2. The egg travels down the fallopian tube and into the uterus. Progesterone from the ovary tells the lining of the uterus to thicken.
  3. If the egg isn’t fertilized, the lining of the uterus is shed and the menstrual period will start.
  4. After the menstrual period, the cycle begins all over again.
Regular vs. PCOS menstrual cycle
Regular menstrual cycle vs. PCOS menstrual cycle

The diagrams show a normal menstrual cycle and a PCOS cycle. The PCOS cycle stops just before ovulation. As a result, people with PCOS may ovulate occasionally or not at all so periods may be too close together or more usually, too far apart. Some people may not get a period at all.

  1. With PCOS, LH levels are often high when the menstrual cycle starts. The levels of LH are also higher than FSH levels.
  2. Because the LH levels are already quite high, there is no surge. Without this LH surge, ovulation does not occur, and periods are irregular.

What types of tests will my child need to have?

It’s likely that your child’s health care provider will ask them a lot of questions about their menstrual cycle and their general health and then do a complete physical examination. They most likely will need to have a blood test to check their hormone levels, and they may also have their blood sugar and cholesterol tested. An ultrasound test to check their uterus and ovaries may also be ordered.

Does PCOS mean that my daughter has cysts on her ovaries?

The term “polycystic ovaries” means that there are many tiny cysts, or bumps, inside of their ovaries. Some young people with PCOS have these cysts; others only have a few. Even if your child has a lot of them, they are not harmful and they do not need to be removed.

Why does my child have acne and/or extra hair on her body?

Acne and extra hair on the face and body can happen if your child’s body is making too much testosterone. Everyone make testosterone, but with PCOS, the ovaries make more testosterone than they are supposed to. Skin cells and hair follicles are extremely sensitive to the slight increases in testosterone found in young people with PCOS, which contributes to excess hair growth in areas such as the upper lip, chin, sideburn area, chest, and stomach.

What causes the patches of dark skin that my child has?

Many adolescents with PCOS have higher levels of the hormone, insulin, in their blood. Higher levels of insulin can sometimes cause patches of darkened skin on the back of the neck, under the arms, and in the groin area. This condition is called acanthosis nigricans.

Will PCOS affect my child’s fertility?

Women with PCOS have a normal uterus and healthy eggs. Many people with PCOS have trouble getting pregnant (because they don’t ovulate regularly), but some women have no trouble at all. There are new options available including medications that aim to lower insulin levels, which stimulate ovulation. People with PCOS should talk to their primary care provider even if they are not interested in becoming pregnant right away. There are several medical therapies that are available to enhance fertility. Your daughter should be reassured by their health care provider and you that good nutrition, weight control if they are overweight, and reducing insulin and glucose levels may induce normal ovulation and, in turn, improve their fertility outcome. Medical treatment continues to get better.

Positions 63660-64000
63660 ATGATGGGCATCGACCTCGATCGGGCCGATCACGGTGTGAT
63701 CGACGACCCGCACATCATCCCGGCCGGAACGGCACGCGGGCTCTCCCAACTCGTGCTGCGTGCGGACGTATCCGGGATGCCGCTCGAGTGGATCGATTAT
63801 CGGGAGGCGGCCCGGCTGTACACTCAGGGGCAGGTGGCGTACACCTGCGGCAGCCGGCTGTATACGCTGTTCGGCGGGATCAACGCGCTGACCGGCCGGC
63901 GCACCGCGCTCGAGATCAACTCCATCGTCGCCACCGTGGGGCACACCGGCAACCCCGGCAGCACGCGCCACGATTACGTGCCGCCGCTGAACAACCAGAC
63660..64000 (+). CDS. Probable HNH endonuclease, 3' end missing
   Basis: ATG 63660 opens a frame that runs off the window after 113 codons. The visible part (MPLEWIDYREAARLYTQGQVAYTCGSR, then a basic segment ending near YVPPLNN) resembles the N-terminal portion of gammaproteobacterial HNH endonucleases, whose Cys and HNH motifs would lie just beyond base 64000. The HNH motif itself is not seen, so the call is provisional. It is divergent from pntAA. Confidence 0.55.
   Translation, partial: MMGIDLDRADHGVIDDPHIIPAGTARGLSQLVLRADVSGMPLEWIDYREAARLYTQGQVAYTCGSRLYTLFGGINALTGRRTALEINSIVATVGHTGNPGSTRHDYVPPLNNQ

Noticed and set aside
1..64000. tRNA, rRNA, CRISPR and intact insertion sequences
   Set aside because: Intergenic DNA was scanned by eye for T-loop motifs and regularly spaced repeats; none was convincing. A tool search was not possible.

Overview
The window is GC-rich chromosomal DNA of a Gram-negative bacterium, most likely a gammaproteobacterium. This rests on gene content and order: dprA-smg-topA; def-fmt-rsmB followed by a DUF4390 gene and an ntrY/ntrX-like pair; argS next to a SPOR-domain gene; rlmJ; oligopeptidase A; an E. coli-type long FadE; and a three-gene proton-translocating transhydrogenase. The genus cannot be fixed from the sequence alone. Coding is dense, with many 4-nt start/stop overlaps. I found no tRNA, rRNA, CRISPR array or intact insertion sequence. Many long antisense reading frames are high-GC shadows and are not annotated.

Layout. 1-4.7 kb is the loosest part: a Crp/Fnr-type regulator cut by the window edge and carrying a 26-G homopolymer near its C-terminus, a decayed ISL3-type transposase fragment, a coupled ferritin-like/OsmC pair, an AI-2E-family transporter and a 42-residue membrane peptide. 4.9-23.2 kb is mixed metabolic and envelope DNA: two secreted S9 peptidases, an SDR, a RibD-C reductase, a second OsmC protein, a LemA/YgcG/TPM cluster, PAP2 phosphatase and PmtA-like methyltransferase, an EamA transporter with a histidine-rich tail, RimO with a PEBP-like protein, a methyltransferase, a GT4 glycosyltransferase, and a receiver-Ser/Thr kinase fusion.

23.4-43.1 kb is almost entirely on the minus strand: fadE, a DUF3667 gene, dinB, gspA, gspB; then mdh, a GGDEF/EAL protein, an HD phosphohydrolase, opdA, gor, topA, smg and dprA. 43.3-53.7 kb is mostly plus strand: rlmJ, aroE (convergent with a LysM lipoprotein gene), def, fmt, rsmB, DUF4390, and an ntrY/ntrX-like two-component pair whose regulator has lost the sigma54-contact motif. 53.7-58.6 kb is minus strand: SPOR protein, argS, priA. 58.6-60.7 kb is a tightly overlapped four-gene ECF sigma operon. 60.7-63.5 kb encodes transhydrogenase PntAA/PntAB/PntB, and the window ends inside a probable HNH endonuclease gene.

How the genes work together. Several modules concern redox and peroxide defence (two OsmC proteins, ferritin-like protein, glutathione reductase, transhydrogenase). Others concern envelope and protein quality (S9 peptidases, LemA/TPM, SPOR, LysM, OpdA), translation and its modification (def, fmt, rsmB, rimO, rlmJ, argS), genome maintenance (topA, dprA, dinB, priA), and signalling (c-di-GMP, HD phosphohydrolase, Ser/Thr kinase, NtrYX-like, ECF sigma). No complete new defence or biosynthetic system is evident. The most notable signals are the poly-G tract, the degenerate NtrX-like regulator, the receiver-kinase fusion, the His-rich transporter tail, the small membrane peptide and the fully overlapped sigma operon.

Is there anything people with PCOS can personally do to help themselves?

While there is no miracle-cure for PCOS, it can be treated. A healthy lifestyle that includes nutritious foods and daily exercise can have a profound and positive effect on the endocrine system, particularly in cases when a young people are  overweight or obese. Studies have shown that losing even 5% of body weight in overweight and obese people with PCOS can improve some of the symptoms associated with this disorder. Although there are some young people with PCOS who are either underweight or average weight, some find that they gain weight easily, so for them daily exercise is a way to be proactive about their health.

What are the treatment options for PCOS?

The most common form of treatment for PCOS is the birth control pill; however, other kinds of hormonal therapy may include the “vaginal ring” and “the patch”. Even if a young person is not sexually active, their health care provider may prescribe birth control pills because they contain the hormones that their body needs to treat their PCOS. The birth control pill may be prescribed continuously (one pill is taken every day without any breaks) or cyclically (1 hormone pill is taken for 21 days then a placebo or “remember” pill with no hormones is taken for 7 days).

The birth control pill works by:

  • Correcting the hormone imbalance
  • Lowering the level of testosterone (which will improve acne and lessen hair growth)
  • Regulating menstrual periods